SanDisk unveils fast SSDs for mobile devices

The U100 and i100 solid-state drives come with Sata 3.0 to boost input/output efficiency and are designed with a low-power architecture to reduce battery drain when idle

SanDisk is getting ready to release two solid-state drives with the Sata 3.0 communications interface, targeted at mobile devices.

The standalone U100 is aimed at use with notebooks, while the i100 is designed for integration into tablets and thin notebooks, the Californian company said in its announcement on Tuesday.

The hard-drive maker consulted industry "stakeholders" when creating the new solid-state drives (SSDs) to make sure they reflect "fast-moving market requirements", Rizwan Ahmed, an SSD marketing director for the company, said in the statement.

"We develop low-power, high-performance Sata SSDs that optimally fit into a growing number of thin-client devices," Ahmed added.

The i100 is part of SanDisk's family of tiny iSSDs. Its face measurement is 16mm by 20mm — about the size of a postage stamp. Its depth is 1.4mm for capacities up to 64GB, and 1.85mm for 128GB.

Both new drives support Sata 3.0, which is designed to work at 6Gbps, twice the rate provided by its predecessor Sata 2.0. Consequently, the SSDs can provide better multitasking, multimedia synchronisation, file-transfer rates and overall system responsiveness compared with earlier SSDs, according to SanDisk.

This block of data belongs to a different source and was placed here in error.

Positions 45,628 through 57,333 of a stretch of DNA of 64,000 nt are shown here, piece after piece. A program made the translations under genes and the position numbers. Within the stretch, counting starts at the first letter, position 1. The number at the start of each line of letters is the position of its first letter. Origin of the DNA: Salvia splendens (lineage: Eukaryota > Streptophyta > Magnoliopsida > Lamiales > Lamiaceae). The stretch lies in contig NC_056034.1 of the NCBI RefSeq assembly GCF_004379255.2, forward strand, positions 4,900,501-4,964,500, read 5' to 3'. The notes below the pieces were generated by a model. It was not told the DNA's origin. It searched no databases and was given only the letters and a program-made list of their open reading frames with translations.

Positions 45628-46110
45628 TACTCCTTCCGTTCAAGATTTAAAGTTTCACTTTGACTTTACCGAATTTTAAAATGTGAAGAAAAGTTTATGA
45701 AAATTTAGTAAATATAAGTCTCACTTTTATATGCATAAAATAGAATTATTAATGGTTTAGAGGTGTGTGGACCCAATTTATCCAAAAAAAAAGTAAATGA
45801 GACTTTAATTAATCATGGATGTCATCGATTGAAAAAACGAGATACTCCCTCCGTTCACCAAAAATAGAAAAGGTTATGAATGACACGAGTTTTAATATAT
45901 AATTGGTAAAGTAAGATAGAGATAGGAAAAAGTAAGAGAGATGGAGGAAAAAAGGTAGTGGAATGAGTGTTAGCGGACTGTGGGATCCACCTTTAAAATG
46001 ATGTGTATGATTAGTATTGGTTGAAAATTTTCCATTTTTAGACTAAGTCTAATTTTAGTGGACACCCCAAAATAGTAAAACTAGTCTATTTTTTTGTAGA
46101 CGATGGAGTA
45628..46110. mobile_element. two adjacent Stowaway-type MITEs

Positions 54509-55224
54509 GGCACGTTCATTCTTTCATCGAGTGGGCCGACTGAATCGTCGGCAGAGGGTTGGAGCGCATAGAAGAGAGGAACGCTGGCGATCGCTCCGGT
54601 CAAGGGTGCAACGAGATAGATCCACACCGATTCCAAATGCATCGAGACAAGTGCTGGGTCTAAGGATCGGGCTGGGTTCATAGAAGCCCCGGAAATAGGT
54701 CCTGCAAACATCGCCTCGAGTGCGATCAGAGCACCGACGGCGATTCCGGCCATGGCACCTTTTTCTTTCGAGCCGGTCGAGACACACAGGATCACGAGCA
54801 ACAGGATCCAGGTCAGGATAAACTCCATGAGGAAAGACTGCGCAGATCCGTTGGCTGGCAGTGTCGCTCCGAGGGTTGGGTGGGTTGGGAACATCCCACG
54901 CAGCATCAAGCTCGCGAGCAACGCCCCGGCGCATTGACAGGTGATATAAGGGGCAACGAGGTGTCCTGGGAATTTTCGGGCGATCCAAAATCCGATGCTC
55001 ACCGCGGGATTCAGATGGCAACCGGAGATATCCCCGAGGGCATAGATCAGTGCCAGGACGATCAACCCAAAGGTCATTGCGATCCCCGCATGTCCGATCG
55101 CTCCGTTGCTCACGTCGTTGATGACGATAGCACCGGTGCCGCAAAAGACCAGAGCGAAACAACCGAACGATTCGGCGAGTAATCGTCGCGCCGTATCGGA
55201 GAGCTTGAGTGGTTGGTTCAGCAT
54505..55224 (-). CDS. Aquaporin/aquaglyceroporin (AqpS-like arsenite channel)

In addition, the i100 and the U100 are capable of 450MBps of sequential reads. The i100 can handle up to 160MBps of sequential writes, while the U100 can do 340MBps. As for storage capacity, the i100 ranges from 8GB to 128GB, while the U100 goes from 8GB to 256GB.

For comparison, Intel's flagship 25nm 320 series of SSDs have demonstrated sequential writes of 220MBps and sequential reads of 270MBps and are available in capacities up to 600GB. However, the 320 series are only available with 3Gbps Sata.

Both SSDs use a low-power architecture that allows them to use Sata Device Initiated Power Management (DIPM) to consume less than 10 milliwatts (mW) when idle, compared with100mW for the Intel SSDs.

The drives are in the sampling stage now, before mass production, which is set for the third quarter. Pricing was not disclosed.


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